An animal study with rats conducted in 2009 demonstrated that quercetin’s antioxidant effects may act to prevent hepatocellular carcinoma (HCC)—the most common type of liver cancer that begins in the liver.(56) Although HCC is relatively rare in the United States, since most hepatic cancers here are metastatic cancers that have spread from other primary sites to the liver, it still affects about 16,000 Americans a year and it is a growing risk around the world.56-57
In this experiment, 36 rats were broken into three groups: two given equal amounts of N-Nitrosodiethylamine (NDEA) for 15 weeks, a substance known to cause HCC, and one untreated control group. One of the treated groups was also given 200 mg/kg a day of quercetin for 15 weeks. Examination of the livers of all subjects revealed that the quercetin inhibited the NDEA-caused oxidative damage to liver cell DNA that typically leads to mutations believed to induce HCC. Instead, this group’s liver cells appeared normal, as did the control group’s liver cells. Additional evidence of the link between quercetin’s antioxidant effects acting in chemopreventive ways was suggested by the levels of antioxidants and oxidants in the NDEA-quercetin group, which were approximately the same as the control group. Conversely, the non-quercetin treatment group could not prevent the NDEA damage and the subsequent development of cancer.56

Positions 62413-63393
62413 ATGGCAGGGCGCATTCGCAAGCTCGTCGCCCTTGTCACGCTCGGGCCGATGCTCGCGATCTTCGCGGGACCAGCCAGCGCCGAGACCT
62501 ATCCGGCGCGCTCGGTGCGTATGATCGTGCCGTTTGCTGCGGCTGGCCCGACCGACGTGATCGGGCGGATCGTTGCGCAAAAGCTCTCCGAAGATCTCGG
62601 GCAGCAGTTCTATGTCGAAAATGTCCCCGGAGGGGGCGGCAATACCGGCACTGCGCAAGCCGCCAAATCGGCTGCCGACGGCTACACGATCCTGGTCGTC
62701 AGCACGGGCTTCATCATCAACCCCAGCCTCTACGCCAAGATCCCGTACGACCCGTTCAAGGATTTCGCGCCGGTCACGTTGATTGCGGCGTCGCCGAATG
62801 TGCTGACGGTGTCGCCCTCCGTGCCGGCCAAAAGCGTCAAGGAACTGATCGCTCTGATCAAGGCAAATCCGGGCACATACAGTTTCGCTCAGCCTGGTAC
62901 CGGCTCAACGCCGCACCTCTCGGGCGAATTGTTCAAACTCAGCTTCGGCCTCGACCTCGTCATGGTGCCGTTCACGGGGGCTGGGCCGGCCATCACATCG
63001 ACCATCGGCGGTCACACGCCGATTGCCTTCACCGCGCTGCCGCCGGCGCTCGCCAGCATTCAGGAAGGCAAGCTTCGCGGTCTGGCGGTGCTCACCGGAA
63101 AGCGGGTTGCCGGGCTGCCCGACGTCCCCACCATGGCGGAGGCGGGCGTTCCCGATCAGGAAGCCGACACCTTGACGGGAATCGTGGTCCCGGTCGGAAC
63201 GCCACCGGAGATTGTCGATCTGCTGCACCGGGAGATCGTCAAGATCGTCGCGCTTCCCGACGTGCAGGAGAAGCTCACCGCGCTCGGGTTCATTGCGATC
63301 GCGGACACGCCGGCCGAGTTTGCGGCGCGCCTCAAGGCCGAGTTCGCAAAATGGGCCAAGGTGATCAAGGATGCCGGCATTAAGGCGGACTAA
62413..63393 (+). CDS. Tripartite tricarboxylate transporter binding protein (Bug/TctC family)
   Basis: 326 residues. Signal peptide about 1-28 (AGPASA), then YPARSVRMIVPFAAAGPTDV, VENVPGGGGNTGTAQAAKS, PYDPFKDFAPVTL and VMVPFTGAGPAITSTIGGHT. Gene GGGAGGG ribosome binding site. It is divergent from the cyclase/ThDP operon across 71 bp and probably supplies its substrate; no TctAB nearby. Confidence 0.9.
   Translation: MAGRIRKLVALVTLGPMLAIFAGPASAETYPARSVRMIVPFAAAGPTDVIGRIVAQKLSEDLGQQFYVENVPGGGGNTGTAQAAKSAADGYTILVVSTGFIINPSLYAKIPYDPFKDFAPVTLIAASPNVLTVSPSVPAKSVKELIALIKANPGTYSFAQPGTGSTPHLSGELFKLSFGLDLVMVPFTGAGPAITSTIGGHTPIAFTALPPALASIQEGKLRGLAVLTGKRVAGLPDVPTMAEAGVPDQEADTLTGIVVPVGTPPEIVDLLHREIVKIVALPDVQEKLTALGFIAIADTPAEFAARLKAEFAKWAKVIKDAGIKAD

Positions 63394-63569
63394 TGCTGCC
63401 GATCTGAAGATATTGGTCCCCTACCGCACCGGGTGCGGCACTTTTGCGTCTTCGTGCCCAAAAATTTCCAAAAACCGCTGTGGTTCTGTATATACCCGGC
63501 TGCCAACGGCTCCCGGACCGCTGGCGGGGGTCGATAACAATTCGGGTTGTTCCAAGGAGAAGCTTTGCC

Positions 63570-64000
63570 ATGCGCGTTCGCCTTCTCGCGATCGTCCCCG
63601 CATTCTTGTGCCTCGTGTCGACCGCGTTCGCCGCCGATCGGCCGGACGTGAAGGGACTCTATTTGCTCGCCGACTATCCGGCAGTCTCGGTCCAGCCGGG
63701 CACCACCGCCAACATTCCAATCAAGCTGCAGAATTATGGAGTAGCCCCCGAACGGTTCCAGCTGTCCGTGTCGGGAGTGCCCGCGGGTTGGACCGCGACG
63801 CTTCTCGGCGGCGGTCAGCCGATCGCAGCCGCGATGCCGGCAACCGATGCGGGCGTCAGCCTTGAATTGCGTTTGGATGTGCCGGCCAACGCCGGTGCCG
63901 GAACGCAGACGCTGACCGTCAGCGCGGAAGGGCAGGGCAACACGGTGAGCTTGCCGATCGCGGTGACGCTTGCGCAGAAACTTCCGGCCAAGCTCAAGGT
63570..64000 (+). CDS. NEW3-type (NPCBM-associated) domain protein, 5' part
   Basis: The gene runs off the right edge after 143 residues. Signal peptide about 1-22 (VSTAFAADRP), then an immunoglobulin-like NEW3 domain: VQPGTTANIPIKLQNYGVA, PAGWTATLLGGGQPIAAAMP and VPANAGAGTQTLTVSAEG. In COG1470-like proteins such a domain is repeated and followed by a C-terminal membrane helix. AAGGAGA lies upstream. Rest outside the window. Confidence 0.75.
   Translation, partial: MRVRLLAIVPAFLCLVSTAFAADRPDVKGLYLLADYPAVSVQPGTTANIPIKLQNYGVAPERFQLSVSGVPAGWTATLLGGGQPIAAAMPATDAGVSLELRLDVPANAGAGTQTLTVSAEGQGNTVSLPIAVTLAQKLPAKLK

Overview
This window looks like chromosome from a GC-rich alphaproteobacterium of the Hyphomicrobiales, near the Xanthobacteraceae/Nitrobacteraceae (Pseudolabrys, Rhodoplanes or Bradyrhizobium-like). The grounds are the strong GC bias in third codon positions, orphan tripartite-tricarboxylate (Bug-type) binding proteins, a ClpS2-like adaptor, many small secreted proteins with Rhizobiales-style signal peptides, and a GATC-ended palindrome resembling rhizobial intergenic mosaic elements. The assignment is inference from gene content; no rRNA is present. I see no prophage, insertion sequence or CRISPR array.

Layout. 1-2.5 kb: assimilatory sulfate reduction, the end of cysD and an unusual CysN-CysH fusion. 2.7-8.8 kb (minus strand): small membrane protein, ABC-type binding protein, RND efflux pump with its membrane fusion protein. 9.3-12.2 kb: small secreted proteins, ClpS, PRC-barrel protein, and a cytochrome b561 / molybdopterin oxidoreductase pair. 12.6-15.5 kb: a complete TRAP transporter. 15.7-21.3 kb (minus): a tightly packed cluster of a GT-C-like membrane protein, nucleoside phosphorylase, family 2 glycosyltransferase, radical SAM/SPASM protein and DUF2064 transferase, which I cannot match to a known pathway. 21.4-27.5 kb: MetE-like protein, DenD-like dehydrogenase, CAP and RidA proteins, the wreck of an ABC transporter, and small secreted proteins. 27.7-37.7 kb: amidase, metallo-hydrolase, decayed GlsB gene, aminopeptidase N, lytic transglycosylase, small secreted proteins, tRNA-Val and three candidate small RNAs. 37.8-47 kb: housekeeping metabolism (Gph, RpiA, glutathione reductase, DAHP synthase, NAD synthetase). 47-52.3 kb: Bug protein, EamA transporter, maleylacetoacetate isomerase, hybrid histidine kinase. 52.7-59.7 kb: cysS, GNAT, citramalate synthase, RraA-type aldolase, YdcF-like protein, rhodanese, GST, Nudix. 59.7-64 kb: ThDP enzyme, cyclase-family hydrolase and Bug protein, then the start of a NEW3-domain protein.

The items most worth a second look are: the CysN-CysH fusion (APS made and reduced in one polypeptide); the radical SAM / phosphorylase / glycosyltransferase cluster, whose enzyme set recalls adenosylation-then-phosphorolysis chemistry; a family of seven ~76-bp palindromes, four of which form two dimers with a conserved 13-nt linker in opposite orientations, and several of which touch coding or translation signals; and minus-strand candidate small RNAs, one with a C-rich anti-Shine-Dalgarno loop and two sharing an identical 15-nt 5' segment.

The results from another animal study showed that a combination of pterostilbene and quercetin significantly inhibited the growth of liver metastases from malignant melanoma and also increased the lifespan of the subject mice.42
Interestingly, these researchers also performed lab experiments where they matched conditions as they appeared in the body after intravenous administration of these polyphenols. By doing this, the researchers were able to repeat the outcomes shown in the live mice. After exposing the melanoma cells to the same levels of quercetin and pterostilbene for the same amount of maximum time these levels were present in the body, both substances inhibited the cancer cell growth.42
When administered together, these inhibitory effects were substantially enhanced, and in fact the quercetin and pterostilbene appear to work synergistically to achieve higher chemopreventive effects against cancer then either alone or when compared to resveratrol. One example of this beneficial partnership is how pterostilbene inhibits the cancer cells from adhering to epithelial walls, whereas quercetin does not inhibit adherence but induces self-destruction in those cancer cells that do.42
A naturally occurring derivative of resveratrol.